“Perhaps there is no word in the Bible more precious than Grace.”
~ Rick Countryman, Senior Pastor, Big Valley Grace Community Church
“Compelled to Live in God’s Grace by Love ~ Part A”
In my last post, we learned how amazing God’s Grace really is. Today, we will consider how we are compelled to live in God’s Grace by love.
In encouraging us to be ministers of reconciliation, Rabbi Sha’ul explains his motivation in proclaiming the Besorah this way: “For Messiah’s love compels us, because we are convinced that one died for all, and therefore all died. And He died for all, that those who live should no longer live for themselves but for Him who died for them and was raised again.” ~ 2 Corinthians 5:14-15 (NIV adapted)
We have learned that living by grace instead of by works means we are free from the performance treadmill. It means we don’t have to perform certain spiritual disciplines to earn God’s approval. Yeshua has already done that for us. We are loved and accepted by God through the merit of Yeshua and we are blessed by God through the merit of Yeshua. Nothing we ever do will cause Him to love us any more or any less. He loves us strictly by His grace.
How does this emphasis on God’s free and sovereign grace make you feel? Does it make you a little nervous? Does it seem a bit scary to know that nothing you do will ever make God love or bless you anymore than He already does? Do you think, “Well, if you take the pressure off like that and tell me all of my effort will never earn me one blessing, then I’m afraid I’ll slack off and stop doing the things I need to do to live a disciplined Messianic life?”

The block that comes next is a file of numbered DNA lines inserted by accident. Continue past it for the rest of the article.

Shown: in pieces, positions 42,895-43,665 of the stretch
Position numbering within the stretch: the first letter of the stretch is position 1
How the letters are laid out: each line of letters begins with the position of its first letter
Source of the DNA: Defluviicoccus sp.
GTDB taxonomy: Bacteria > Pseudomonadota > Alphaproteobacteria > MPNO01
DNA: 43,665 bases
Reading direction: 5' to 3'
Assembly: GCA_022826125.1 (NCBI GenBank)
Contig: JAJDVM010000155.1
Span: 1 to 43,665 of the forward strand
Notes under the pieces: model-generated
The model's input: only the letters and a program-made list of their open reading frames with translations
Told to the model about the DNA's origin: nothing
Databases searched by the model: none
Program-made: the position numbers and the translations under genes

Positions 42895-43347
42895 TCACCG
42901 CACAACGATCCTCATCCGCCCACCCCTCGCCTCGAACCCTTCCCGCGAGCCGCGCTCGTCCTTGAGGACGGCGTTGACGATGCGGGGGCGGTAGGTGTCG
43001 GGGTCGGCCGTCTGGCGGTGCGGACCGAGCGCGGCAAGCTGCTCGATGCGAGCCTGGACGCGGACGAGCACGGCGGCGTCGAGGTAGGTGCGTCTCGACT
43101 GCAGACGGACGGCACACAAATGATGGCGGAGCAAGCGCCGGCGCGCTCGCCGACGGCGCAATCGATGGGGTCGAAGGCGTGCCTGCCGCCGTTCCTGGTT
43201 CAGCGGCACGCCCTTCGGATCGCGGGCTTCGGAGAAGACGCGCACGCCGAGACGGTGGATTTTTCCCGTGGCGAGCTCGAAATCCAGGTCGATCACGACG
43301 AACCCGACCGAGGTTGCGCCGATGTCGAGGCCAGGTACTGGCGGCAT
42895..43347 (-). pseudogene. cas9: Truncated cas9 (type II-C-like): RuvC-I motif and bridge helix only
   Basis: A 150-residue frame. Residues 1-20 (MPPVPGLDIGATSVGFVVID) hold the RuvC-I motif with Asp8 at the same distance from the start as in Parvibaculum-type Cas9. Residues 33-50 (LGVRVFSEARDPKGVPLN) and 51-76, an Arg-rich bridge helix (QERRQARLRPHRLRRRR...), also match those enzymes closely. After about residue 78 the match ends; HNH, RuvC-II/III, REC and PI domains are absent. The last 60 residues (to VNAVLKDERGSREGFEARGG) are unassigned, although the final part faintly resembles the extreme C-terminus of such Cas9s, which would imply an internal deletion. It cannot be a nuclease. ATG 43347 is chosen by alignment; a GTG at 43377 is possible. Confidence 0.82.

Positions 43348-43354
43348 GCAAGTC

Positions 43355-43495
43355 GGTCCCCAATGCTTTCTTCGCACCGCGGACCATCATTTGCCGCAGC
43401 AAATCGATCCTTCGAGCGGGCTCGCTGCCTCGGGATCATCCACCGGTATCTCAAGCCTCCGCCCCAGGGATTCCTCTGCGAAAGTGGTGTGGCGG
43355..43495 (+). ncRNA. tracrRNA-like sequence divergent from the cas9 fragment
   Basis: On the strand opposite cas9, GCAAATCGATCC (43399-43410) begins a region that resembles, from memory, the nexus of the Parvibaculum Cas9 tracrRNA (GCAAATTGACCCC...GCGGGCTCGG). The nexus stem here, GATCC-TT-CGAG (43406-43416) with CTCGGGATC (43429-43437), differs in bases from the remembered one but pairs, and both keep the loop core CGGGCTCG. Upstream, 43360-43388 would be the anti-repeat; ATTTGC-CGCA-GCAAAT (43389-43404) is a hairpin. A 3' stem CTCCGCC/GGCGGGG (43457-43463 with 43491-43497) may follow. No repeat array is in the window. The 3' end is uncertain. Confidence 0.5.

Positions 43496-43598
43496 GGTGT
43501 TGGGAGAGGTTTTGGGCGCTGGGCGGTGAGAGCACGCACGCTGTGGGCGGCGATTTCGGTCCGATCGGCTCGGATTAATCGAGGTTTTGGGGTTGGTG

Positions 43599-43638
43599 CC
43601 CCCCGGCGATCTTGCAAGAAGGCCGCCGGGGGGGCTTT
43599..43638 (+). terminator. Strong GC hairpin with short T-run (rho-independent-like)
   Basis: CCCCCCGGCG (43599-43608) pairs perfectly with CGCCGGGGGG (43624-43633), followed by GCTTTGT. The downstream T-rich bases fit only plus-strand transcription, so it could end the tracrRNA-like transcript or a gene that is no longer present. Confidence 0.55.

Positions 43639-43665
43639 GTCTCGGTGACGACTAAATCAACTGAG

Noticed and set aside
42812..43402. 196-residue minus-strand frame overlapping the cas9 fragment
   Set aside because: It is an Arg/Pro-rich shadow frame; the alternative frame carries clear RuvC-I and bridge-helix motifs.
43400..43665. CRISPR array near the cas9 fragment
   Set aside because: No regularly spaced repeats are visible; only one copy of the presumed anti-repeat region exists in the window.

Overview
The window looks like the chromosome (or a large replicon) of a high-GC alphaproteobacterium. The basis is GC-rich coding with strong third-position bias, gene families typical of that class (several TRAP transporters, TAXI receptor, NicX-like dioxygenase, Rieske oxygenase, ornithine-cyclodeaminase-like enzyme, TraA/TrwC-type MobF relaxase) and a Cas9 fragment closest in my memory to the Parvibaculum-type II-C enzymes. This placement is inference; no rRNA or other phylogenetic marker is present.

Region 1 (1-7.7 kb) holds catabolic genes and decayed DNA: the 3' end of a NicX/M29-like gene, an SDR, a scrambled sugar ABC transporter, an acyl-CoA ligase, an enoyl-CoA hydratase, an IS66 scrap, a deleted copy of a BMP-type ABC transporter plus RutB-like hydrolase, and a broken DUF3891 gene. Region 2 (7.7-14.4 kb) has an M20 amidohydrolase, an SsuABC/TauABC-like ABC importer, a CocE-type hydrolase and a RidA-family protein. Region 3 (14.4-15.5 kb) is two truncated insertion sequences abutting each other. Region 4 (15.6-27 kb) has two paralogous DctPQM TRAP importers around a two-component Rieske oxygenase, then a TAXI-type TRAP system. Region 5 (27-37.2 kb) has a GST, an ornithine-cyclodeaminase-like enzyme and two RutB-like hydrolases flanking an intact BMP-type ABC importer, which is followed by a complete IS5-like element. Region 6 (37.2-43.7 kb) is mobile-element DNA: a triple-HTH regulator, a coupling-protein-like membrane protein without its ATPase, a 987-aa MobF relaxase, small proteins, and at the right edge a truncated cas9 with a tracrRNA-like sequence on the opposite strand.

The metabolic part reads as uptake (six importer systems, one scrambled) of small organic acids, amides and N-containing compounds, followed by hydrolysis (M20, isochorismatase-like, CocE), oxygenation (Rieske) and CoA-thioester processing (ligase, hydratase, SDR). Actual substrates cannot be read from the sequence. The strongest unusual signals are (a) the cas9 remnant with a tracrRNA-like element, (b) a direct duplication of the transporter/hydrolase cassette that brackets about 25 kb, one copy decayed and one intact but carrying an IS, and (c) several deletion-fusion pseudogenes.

The Bible recognizes the possibility that the grace of God can be misunderstood and even abused. It speaks of “ungodly people who pervert God’s Grace into a license for debauchery and disown our only Master and Lord, Yeshua the Messiah.” (Jude 4) Anticipating the question, “Shall we go on sinning so that grace may increase?” (Romans 6:1 NIV), it warns us not to use our freedom to indulge the sinful nature (see Galatians 5:13). All of these passages recognize the possibility that the Bible’s teaching on grace alone is the basis for God’s blessing can be misconstrued as an excuse for indulgent, sinful living.
Sha’ul wrote the entire sixth chapter of Romans to answer the question, “Shall we go on sinning so that grace may increase?” Why did he have to deal with such a question? What had he said to even raise the issue? His whole teaching to that point in Romans was that justification is by faith in Yeshua alone, culminating in his sweeping statement in Romans 5:20: “where sin proliferated, grace proliferated even more.” Sha’ul himself knew that his insistence on the pure grace of God without any ingredient of commitment, discipline or obedience on our part could cause us to misunderstand him. He knew his readers could respond with this attitude: “Well, if that’s true, let’s go out and sin all we want. The more we sin, the more we cause God’s Grace to abound.”
The grace of salvation is the same grace by which we live the Messianic life. Sha’ul said in Romans 5:2, “We have gained access by faith into this grace in which we now stand” (emphasis added). We are not only justified by grace through faith, we stand every day in this same grace. And just as the preaching of justification by grace is open to misunderstanding, so is the teaching of living by grace.
The solution to this problem is not to add legalism to grace. Rather, the solution is to be so gripped by the magnificence and boundless generosity of God’s Grace that we respond out of gratitude and love rather than out of a sense of duty.
We have loaded down the gospel of the grace of God in Yeshua with a lot of “ought to’s.” “I ought to do this” and “I ought to do that.” “I ought to be more committed, more disciplined, more obedient.” When we think or teach this way, we are substituting duty and obligation for a loving response to God’s Grace.